The scene appeared familiar –angry protestors in the Middle East, reacting to the combustible mix of a highly armed society and years of troubled relations with the United States. The story in Benghazi and Cairo ended differently Friday, September 21st. After bloody protests the weeks before, cooler heads prevailed as peaceful, officially-sanctioned protests shifted public anger. In Cairo, following protest the in the last 10 days that led to the walls of the US Embassy being breached and relations with the US thrown into a tailspin, the government finally condemned the violence and encouraged peaceful protests. In Benghazi, the scene 10 days earlier of the murder of Ambassador Chris Stevens, thousands marched through the center of the city expressing their anguish over the Ambassador’s murder and demanding the disbanding of the militias thought to be responsible for the attacks. While circumstances differed greatly between the two post-revolutionary cities, in both cases the governments managed to wrest control of a rising tide of public anger and direct it either towards peaceful protests or towards tackling the growing menace of citizen militias.
In Cairo, the tumult of a new democracy led the hardline Salafist party al Nour to call its supporters to the streets, in a display of power not too unfamiliar for residents of Karachi. Answering the call on Friday, September 14th, swarms of angry protestors broke through barriers, overran police checkpoints and managed to enter the US Embassy compound, tearing down and burning the US flag. As the situation continued to boil over at home and draw sharp rebuke abroad, Egypt’s new President Mohamed Morsi found himself in a tough situation – while international obligations may mandate the protection of foreign embassies and the US-Egyptian relationship may need salvaging, the anger of the populace over an anti-Islam video and the support base of Morsi’s Freedom and Justice party would demand swift condemnation.
As MK Bhadrakumar writes in Asia Times, “Simply put, he could sense Arab streets heaving with fury toward the US and he decided that it would be politically injudicious for him to do anything other than let the popular anger play out.” After initial dithering, which drew criticism from the US government, Morsi finally did respond, pledging to protect all diplomatic installations and calling on his countrymen to honor their “duty to protect our guests and visitors from abroad.” Following Morsi’s announcement, al Nour called off their own demonstrations scheduled for the 21st, allowing the Muslim Brotherhood to lead peaceful protests in Cairo, ensuring protests remained peaceful and bolstering their own credentials amongst their base.
In Libya a more dramatic turn of events led to the sacking of the headquarters of a prominent civilian militia and the start of voluntary disarmament campaigns, only days after an angry mob torched the US Consulate in Benghazi. Following the murder of Ambassador Stevens, up to 30,000 peaceful protestors gathered in the main square in Benghazi, expressing their outrage over the attack, demanding the disbanding of civilian militias across the city. As momentum continued to build, protestors, joined by police, stormed the headquarters of militant group Ansar al Sharia, chanting “No to militias”. The eviction of Ansar al Sharia has altered the relations of state-society relations in Libya, with citizens – somewhat peacefully – demanding an end to the rule of militias and a disarming of society. As unlikely as it seemed, in Libya the people of Benghazi were able to rise Phoenix-like from the ashes, reclaim weeks of bloodshed and use it to effect positive change. Already, disarmament campaigns are underway, with citizens voluntarily turning in weapons in hopes of building a better future from the rubble of the past few weeks.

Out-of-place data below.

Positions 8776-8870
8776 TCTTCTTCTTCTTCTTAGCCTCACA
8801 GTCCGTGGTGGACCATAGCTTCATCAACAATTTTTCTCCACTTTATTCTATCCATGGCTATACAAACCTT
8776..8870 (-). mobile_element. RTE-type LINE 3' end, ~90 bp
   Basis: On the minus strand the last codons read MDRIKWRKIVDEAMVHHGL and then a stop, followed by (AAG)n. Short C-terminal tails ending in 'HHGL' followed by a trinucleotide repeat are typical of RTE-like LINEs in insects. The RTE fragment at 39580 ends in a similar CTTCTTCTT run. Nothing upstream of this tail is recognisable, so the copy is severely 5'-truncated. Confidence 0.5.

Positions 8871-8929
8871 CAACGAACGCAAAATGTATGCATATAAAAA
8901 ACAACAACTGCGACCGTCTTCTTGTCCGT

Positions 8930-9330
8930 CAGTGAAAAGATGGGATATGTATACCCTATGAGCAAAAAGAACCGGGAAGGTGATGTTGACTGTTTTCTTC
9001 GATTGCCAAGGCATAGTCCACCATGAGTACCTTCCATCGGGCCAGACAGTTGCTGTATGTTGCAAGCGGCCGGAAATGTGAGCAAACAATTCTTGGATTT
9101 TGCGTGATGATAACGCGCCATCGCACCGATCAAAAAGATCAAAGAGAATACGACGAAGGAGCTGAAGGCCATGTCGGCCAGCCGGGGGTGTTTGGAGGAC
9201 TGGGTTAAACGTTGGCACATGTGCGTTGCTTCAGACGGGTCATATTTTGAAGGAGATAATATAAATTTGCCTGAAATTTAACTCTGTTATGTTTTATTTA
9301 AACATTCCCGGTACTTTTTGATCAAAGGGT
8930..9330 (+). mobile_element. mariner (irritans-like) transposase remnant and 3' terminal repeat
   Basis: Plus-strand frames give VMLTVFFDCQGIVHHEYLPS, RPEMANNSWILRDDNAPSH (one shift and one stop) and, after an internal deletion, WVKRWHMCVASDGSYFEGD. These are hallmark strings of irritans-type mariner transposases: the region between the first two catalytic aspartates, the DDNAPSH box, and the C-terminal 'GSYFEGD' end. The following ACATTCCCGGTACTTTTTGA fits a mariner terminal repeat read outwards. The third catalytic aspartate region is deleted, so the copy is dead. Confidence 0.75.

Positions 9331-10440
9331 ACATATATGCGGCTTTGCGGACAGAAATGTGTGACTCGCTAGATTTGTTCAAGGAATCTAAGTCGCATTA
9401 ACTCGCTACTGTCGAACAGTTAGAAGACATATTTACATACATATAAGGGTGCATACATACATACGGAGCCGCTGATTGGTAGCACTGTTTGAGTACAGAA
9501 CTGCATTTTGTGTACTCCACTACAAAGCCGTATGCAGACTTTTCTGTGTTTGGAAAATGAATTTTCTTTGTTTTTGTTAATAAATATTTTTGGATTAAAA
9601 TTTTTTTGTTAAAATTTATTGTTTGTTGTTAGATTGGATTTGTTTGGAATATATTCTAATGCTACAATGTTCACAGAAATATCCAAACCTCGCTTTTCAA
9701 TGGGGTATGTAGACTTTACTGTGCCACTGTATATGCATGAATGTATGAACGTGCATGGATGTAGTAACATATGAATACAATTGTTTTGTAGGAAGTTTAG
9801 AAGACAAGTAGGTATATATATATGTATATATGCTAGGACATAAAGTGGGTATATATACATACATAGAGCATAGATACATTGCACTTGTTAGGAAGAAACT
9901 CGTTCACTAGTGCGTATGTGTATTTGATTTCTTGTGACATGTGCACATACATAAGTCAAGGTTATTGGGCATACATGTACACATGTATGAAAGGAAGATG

The lessons learnt from the streets of Cairo and Benghazi has particular salience for Pakistan. In the lead-up to massive protests across the country, the government did – with limited success – try to learn from their counterparts and ensure either that protests remained peaceful, or that some steps were taken to limit the possibility of civilian injuries. Despite the inconvenience caused, by declaring a public holiday and switching off cellular networks, the government did try as strongly as possible to ensure people stayed at home on Friday – indeed, beyond protestors and security forces, most of Pakistan’s major metropolises resembled ghost towns on Yaum-i-Ishq-i-Rasool. Additionally, through sanctioning official protests, efforts were made to try and channel public outrage towards peaceful, officially-sanctioned protests, as illustrated in Lahore, rather than the wanton, senseless violence witnessed in Karachi and Islamabad.
These steps did fail to keep protests peaceful and resulted in deaths and the destruction of millions of rupees worth of property, but a worthwhile question arises – could more have been done to channel anger in a peaceful direction? What steps could’ve been taken that weren’t? Even in the case of Libya and Egypt, it was only after the initial violence and chaos that peaceful, constructive dialogue could begin. As a nation, we’ve had more than our share of violence and chaos, we must now ask ourselves if we’re ready to make a constructive dialogue.
Faris Islam studied Political Science and History at Tufts University. He is based in Karachi, where he works in the development sector.
The views expressed by this blogger and in the following reader comments do not necessarily reflect the views and policies of the Dawn Media Group.